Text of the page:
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Cambodia deports Uighurs to China
Al Jazeera

About 200 people were killed in riots involving ethnic Uighurs and Han Chinese in July

At least 20 Uighurs who fled China after deadly ethnic violence earlier this year have been deported from Cambodia, a government official has said.

Khieu Sopheak, a Cambodian interior ministry spokesman, said the group had been put on a plane, sent from China, that left Phnom Penh International Airport at about 9pm (14:00 GMT) on Saturday.

"They are going back to China," he said.

Koy Kuong, a foreign ministry spokesman, said the Uighurs had entered the country illegally.

"The Cambodian government is implementing its immigration law. They came to Cambodia illegally without any passports or visas, so we consider them illegal immigrants," he said.

Torture fears

The Uighurs had applied for asylum at the United Nations refugee office, after fleeing riots that killed about 200 people in southern China in July.

"This group will be particularly vulnerable to torture. Because of those concerns, Cambodia shouldn't send them back"

Brittis Edman,
Amnesty International

The UN had urged Cambodia to stop the deportation. A spokeswoman for the UN refugee agency said it had not finished evaluating the Uighurs, including two children, for refugee status.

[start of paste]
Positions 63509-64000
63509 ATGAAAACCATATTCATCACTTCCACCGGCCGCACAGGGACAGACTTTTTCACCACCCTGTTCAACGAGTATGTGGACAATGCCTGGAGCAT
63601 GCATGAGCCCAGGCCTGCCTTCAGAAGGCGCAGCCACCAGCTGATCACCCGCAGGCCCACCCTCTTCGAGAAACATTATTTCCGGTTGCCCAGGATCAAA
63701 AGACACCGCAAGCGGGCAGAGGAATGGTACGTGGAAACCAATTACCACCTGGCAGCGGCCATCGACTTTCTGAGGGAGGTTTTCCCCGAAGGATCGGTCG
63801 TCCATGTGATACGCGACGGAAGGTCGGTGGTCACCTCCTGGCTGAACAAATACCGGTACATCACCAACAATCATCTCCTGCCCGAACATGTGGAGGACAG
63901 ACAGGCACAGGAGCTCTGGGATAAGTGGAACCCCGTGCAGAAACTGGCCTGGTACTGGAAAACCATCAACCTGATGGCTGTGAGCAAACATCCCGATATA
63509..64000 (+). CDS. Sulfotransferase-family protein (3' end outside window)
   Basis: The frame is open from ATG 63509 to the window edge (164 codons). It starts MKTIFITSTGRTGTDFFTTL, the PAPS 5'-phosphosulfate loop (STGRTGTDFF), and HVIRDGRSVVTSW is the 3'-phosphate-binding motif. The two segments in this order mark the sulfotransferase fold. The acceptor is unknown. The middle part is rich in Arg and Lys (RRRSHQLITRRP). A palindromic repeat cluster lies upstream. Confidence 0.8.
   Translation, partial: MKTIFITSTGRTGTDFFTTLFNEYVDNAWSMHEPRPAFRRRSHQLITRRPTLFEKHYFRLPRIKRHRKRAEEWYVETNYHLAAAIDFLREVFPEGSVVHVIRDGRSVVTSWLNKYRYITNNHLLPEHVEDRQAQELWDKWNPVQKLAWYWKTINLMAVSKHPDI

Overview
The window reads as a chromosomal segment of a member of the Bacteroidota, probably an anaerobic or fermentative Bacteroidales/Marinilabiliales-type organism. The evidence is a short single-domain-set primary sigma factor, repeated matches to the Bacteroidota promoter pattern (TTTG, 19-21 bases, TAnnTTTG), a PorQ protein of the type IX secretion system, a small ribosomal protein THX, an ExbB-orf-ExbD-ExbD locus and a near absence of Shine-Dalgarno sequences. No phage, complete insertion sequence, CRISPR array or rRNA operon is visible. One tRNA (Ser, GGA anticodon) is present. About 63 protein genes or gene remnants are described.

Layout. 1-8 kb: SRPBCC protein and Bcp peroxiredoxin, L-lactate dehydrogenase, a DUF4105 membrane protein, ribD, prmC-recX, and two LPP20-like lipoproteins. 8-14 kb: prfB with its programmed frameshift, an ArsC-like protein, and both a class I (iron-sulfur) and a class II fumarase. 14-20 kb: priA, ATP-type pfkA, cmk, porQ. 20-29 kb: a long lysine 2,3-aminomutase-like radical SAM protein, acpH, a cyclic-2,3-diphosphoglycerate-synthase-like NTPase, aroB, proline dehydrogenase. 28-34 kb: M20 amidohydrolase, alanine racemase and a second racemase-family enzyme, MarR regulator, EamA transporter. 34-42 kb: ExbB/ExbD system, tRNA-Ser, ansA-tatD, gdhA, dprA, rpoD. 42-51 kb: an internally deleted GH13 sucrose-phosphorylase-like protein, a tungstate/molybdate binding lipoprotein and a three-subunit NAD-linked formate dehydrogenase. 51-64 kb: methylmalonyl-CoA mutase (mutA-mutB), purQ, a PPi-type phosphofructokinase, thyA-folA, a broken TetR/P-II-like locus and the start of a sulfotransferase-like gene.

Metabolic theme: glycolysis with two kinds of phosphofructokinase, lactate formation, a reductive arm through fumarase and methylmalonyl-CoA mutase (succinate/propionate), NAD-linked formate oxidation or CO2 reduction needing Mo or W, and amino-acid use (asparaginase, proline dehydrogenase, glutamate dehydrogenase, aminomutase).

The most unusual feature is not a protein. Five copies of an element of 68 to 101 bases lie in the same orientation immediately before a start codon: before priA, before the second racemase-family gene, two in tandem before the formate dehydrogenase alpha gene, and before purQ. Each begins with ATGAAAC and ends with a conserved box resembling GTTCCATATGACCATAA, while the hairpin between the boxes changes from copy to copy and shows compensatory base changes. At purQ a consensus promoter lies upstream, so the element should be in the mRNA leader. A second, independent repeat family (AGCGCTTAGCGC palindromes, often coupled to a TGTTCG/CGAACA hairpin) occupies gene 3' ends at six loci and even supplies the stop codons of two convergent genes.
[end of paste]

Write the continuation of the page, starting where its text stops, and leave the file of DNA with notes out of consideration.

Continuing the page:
Human rights groups say they fear for the lives of Uighurs deported to China.

"It is hugely concerning that Cambodian authorities are not giving this group an opportunity to seek asylum, or for authorities to assess their asylum case," Brittis Edman, a Cambodia researcher with Amnesty International, said, before the expulsion.

"This group will be particularly vulnerable to torture. Because of those concerns, Cambodia shouldn't send them back."

The deportation comes a day before Xi Jinping, the Chinese vice-president, visits Cambodia as part of a four-country tour.

Cambodia has been under pressure from China, which has called the Uighurs "criminals" after they fled the country.

Deadly clashes

Uighurs say Beijing has long restricted their rights, particularly clamping down on their practise of Islam.

Tensions between majority Han Chinese and the Turkic Uighurs in their traditional homeland in western China exploded into rioting in July.

The violence started with protests against attacks on Uighur workers.

The Chinese government have said that nearly 200 people, mostly Han Chinese, died in the unrest.

At least eight people have been sentenced to death for murder and other crimes during the rioting, and nine other people have been executed, Chinese state media has reported.

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